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Fear can actually be a retailer’s ally
Fear can actually be a retailer’s ally

Fear: It's a retailer's best friend

Fear can be a powerful motivator for leaders as it spurns activity and rationalises decision-making. PAUL KEIJZER details how retailers can utilise this tool for good.

Leaders are the trailblazing forces that drive their businesses to greatness. They are the rocks that keeps companies steady through turmoil.

They are risk takers and innovators, which is why there’s a common myth surrounding leadership that being fearful is a sign of weakness.

This myth encourages perceptions that one needs to be bold and fearless to be innovative and visionary; however, being fearful doesn’t necessarily make leaders weak or any less effective. Here’s why.

Fear isn’t the enemy

In the animated film The Croods, the family’s father Grug says, “Fear keeps us alive. Never not be afraid!” Being fearful doesn’t mean you’re avoiding risk. It just means you’re aware of the consequences and are cautious of how you approach challenges.

Fear can serve the purpose of making you mindful of what you’re about to get yourself into. By staying in your comfort zone, you’ll probably stay safe and never have to change a thing. You’ll also never push yourself to the limits and exploit your full potential.

That’s what fear can do to most of us; however, if you were to see fear as an ally, you’re more likely to step out of your comfort zone with much more resolve to make it all work because you’re fearful – you’ll take the risk because you fear threatening your business’s success. You’ll make that bold move because you know your company’s sustainability depends on it.

Be more collaborative
"As a leader, you should be fearful of one aspect over all others – complacency. This alone can hold your company down."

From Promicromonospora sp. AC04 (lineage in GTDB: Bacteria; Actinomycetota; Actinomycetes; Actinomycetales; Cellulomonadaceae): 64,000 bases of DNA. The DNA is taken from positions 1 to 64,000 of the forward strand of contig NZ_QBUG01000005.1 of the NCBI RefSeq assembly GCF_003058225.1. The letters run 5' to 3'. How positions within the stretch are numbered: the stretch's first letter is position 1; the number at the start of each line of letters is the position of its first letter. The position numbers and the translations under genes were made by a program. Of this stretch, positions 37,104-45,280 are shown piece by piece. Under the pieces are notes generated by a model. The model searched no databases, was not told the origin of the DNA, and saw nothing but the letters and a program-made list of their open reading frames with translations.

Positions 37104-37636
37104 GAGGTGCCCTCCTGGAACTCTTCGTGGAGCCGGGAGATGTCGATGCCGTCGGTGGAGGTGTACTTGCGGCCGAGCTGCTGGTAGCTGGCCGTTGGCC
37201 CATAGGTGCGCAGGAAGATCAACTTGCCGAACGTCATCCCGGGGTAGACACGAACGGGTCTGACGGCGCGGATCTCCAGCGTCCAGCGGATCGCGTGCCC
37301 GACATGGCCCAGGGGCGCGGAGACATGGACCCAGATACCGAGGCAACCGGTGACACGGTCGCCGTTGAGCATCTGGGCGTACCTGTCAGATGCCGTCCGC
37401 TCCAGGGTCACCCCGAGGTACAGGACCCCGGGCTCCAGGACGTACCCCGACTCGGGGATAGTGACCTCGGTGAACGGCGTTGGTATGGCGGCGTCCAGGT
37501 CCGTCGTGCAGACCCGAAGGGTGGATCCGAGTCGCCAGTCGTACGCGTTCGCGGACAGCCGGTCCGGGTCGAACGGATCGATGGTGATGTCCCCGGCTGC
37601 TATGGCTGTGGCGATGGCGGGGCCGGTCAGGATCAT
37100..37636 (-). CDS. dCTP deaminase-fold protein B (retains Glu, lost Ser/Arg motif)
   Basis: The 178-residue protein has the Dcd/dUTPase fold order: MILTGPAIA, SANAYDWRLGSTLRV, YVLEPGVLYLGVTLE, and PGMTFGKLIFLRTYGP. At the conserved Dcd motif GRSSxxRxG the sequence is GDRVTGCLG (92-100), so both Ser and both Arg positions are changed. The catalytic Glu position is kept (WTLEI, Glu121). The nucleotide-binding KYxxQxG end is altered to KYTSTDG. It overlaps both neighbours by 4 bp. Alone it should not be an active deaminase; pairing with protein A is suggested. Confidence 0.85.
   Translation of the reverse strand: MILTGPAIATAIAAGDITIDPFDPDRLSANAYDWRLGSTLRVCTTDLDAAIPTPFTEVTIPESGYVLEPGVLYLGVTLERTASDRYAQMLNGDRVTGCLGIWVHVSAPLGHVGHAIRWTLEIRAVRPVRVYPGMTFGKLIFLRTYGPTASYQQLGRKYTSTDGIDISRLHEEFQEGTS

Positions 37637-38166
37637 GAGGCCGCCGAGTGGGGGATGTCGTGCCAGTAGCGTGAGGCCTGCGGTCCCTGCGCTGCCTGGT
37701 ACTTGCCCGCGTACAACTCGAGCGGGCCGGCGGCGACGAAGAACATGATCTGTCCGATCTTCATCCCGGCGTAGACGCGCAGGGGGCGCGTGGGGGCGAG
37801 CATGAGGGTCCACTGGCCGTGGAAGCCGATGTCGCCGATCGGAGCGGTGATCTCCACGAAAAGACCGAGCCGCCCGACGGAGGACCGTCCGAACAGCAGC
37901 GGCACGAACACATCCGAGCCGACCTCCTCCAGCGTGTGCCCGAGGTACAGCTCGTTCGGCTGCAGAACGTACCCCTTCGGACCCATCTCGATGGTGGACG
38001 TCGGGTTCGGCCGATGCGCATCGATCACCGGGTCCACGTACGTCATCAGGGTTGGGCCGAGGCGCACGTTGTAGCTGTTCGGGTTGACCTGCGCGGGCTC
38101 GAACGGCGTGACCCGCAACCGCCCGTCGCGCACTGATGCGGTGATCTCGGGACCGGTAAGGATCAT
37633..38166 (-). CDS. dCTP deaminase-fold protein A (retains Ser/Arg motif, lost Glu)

One positive that can arise from fear is self-doubt. It doesn’t sound like a positive at all but, if you’re fearful, you’ll doubt your moves and strategies and second-guess your decisions, opening the doors to the opinions of others around you.

Sure, you’ll be doubting yourself on the surface; however, you’ll also gain many meaningful insights from others, and these insights can lead to two things – you could be wrong and the advice you receive will help you alter your course in the right direction; you could be right and the advice you receive will further validate your strategies. Thus, the collaboration that can spawn from your fearful state isn’t necessarily a bad one.

Accept reality

When you’re fearful of failure, you’re basically prepared for it – you’ve foreseen the worst possible outcome, accepted it as a possible reality and braced yourself for it. You could say you’re so prepared for a negative outcome that you’ve already planned mitigating steps to address any that might occur. Hence, by admitting your fears and looking them straight in the eye, you’re mentally preparing all possible ways you can protect yourself.

Accept failure and move on

Being a leader puts immense pressure on people to deliver and succeed; not only does your business rely on you but also so does the livelihood of your team. This can be overbearing and, while you feel that failure is never an option, it’s a reality that leaders have faced at some point in their careers. It’s inevitable and therefore important to realise that failing isn’t bad.

What failing provides is an opportunity to learn to cope with hardship. It also provides redemption, allowing you to bounce back stronger and more determined. Just make sure you’re not letting failures linger too long. Fail quickly and move on because being fearful of failure isn’t all that bad.

Turn that fear into strength

Often we are most fearful of our weaknesses. These are areas where we’ve never been great and feel there’s much opportunity to grow and improve. For example, you could fear that a competitor may challenge your business because your product lacks in some areas that theirs doesn’t. This leads to the fear that the competition is going to overtake your market share.

Now you could sit there and fear loss of business or you could see this as an opportunity for some much needed research and development of your product to really give your competitors a tough fight. Fuel your strengths from what you fear most.

In these highly competitive times, you could fear a lot of challenges and roadblocks that face your business. These fears are real but they shouldn’t be considered bad. In fact, as a leader, you should be fearful of one aspect over all others – complacency. This alone can hold your company down.

Fearing complacency will allow you to step out of your comfort zone and push the boundaries of your limitations to be even greater.

Paul Keijzer

Contributor • Engage Consulting

Paul Keijzer is CEO of Engage Consulting, which is focused on helping CEOs transform top teams, talent and organisations. Learn more: engageconsulting.biz

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Sunday, 05 July, 2020 08:08am
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